|Publication number||US6829908 B2|
|Application number||US 10/086,238|
|Publication date||Dec 14, 2004|
|Filing date||Feb 27, 2002|
|Priority date||Feb 27, 2002|
|Also published as||US20030159465|
|Publication number||086238, 10086238, US 6829908 B2, US 6829908B2, US-B2-6829908, US6829908 B2, US6829908B2|
|Inventors||Bradley F. Bowden, Kenneth E. Hrdina|
|Original Assignee||Corning Incorporated|
|Export Citation||BiBTeX, EndNote, RefMan|
|Patent Citations (27), Non-Patent Citations (14), Referenced by (14), Classifications (9), Legal Events (6)|
|External Links: USPTO, USPTO Assignment, Espacenet|
1. Field of the Invention
The present invention relates generally to a method for making glass, and particularly to a method for making inclusion free homogeneous glass.
2. Technical Background
Integrated circuits (ICs) are fabricated using microlithographic systems. The goal of IC manufacturers is to produce integrated circuits having linewidths as small as possible. Most of the microlithographic systems currently in use employ transmission optics. The typical system includes an illumination source coupled to an illumination optics assembly which provides a photomask with illumination light. The illumination optics expand and collimate the laser light to thereby homogenize the light intensity. The photomask carries the image of an integrated circuit. The photomask is positioned between the illumination optics and a projection optical system. The projection optical system projects the image of the integrated circuit onto the semiconductor substrate. Both the illumination optical system, the photomask, and the projection optical system employ transmission optics. It was once thought that the limit of making integrated circuits using transmission optics would be somewhere around one micron; however, various improvements have been made such that one-tenth micron feature sizes are currently being produced.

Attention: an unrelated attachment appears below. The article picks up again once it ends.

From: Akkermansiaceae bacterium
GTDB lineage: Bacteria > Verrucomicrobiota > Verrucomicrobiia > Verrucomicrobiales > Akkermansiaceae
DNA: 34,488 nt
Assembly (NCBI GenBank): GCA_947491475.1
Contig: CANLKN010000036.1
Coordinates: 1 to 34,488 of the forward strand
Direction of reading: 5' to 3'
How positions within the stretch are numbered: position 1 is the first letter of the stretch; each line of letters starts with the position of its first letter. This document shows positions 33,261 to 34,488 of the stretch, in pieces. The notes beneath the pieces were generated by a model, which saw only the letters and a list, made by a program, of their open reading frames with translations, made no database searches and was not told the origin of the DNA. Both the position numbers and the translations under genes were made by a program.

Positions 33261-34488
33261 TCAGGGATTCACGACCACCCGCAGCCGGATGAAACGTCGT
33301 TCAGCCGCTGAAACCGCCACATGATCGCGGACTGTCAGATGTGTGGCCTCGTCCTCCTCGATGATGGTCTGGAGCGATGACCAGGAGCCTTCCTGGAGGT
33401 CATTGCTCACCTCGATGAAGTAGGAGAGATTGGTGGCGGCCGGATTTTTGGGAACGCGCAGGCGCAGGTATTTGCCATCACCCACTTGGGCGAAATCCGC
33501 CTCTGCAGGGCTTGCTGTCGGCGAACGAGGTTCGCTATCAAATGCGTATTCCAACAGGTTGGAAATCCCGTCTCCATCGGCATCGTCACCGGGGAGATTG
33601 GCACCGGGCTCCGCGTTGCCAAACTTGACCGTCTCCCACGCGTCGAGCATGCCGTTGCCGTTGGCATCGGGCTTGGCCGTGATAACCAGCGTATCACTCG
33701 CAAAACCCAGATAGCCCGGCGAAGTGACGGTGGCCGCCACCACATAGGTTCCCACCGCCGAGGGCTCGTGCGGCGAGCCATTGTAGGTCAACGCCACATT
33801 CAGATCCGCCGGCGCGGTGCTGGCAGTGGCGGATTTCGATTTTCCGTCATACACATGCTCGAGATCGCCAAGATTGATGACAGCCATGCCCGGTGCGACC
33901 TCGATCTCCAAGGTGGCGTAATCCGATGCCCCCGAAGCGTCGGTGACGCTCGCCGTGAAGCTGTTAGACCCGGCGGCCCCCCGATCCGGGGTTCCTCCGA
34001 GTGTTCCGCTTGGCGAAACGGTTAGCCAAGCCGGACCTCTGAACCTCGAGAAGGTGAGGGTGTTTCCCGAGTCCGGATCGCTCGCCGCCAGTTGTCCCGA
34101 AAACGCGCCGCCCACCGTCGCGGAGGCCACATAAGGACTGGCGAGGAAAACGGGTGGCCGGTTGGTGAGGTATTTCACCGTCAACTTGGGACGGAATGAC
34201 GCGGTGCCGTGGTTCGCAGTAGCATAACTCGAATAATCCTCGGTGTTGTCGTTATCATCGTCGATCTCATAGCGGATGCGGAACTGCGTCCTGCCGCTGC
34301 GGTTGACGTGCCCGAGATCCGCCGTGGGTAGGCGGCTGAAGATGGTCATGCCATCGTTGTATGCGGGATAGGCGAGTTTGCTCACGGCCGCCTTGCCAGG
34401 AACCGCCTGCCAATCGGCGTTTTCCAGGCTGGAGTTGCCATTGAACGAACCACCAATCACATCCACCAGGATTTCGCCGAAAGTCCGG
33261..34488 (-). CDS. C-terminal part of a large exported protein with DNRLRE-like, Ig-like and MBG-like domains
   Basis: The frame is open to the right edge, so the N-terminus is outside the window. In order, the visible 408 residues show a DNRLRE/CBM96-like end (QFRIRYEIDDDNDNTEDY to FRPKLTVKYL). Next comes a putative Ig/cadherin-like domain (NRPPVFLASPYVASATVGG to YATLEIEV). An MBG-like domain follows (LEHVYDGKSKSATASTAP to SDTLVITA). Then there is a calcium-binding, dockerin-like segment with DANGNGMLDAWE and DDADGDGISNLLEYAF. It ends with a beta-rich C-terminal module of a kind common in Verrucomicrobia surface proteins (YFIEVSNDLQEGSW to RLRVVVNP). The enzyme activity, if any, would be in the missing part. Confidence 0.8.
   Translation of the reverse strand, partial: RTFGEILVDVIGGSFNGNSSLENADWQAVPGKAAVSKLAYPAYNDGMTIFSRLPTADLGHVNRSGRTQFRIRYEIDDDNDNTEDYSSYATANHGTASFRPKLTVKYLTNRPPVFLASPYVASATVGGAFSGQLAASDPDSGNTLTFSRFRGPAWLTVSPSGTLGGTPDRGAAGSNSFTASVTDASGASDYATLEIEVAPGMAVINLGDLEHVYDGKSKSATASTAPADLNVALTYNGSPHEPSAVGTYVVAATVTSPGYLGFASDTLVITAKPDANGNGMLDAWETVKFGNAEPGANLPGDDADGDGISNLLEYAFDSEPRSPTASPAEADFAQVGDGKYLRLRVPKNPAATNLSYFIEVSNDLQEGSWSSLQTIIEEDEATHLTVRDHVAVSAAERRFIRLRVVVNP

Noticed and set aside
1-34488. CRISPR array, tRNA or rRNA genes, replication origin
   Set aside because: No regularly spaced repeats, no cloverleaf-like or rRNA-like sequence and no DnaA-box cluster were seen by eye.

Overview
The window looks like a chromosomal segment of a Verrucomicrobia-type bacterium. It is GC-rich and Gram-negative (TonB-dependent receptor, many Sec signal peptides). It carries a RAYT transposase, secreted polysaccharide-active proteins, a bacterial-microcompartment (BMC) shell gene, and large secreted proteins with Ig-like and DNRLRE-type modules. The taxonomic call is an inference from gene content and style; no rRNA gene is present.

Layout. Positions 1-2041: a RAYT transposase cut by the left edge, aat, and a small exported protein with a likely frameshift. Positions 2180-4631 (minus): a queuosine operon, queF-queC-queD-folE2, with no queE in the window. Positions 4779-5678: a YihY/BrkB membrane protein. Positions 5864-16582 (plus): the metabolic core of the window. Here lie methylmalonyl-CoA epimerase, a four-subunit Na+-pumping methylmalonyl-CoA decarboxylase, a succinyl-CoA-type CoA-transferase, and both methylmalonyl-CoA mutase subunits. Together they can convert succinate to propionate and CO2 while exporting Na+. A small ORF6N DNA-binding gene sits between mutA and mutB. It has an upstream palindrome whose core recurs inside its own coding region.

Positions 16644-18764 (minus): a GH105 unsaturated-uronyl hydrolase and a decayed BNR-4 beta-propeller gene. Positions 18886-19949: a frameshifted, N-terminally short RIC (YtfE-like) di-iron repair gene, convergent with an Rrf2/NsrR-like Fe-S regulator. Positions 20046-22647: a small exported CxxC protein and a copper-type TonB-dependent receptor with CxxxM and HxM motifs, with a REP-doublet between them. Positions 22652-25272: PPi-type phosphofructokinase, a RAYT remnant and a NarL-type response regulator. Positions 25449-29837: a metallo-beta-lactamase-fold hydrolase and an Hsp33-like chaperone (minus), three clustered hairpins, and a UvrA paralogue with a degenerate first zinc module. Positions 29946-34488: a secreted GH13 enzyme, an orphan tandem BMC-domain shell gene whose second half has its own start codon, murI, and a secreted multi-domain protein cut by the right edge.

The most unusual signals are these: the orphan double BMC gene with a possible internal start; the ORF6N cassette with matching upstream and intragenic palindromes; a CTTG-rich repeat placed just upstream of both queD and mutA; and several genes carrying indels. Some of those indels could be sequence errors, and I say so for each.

One way of reducing the linewidth is to improve the quality of the optical components. Another way of reducing the linewidth is to reduce the wavelength of the laser light source. For example, KrF lasers, which operate at a wavelength of 248 nm, are capable of producing integrated circuits having linewidths approaching 120 nm. ArF lasers represent an improvement over KrF lasers, operating at a wavelength of 193 nm. With improvements to the transmission optics, integrated circuits can potentially be produced with linewidths as small as 70 nm. Designers are now considering F2 lasers. These lasers operate at a wavelength of 157 nm. F2 lasers hold the promise of producing integrated circuits having linewidths on the order of 50 nm.
While it may be possible to further reduce the operating wavelength of light sources used in illumination systems, the very use of transmission optics is becoming a limiting factor. The problem is that the glass materials currently employed in light transmission systems are not transparent at shorter wavelengths. Integrated circuit manufacturers have seen this problem coming for some time and are investigating ways of overcoming the above described limitations.
In one very promising approach, designers are considering reflective optical microlithographic systems that employ extreme ultraviolet (EUV) illumination sources. EUV systems operate at wavelengths in an approximate range between 11 nm and 13 nm. Instead of transmitting light through lens systems, reflective optical systems employ mirrors to direct the light onto the semiconductor substrate. The photomasks used in EUV systems are also reflective. Because the wavelengths in EUV systems are so short, any irregularity present on the surface of a mirror will significantly degrade system performance. Thus, the optical blanks used to produce EUV mirrors must be of the highest quality.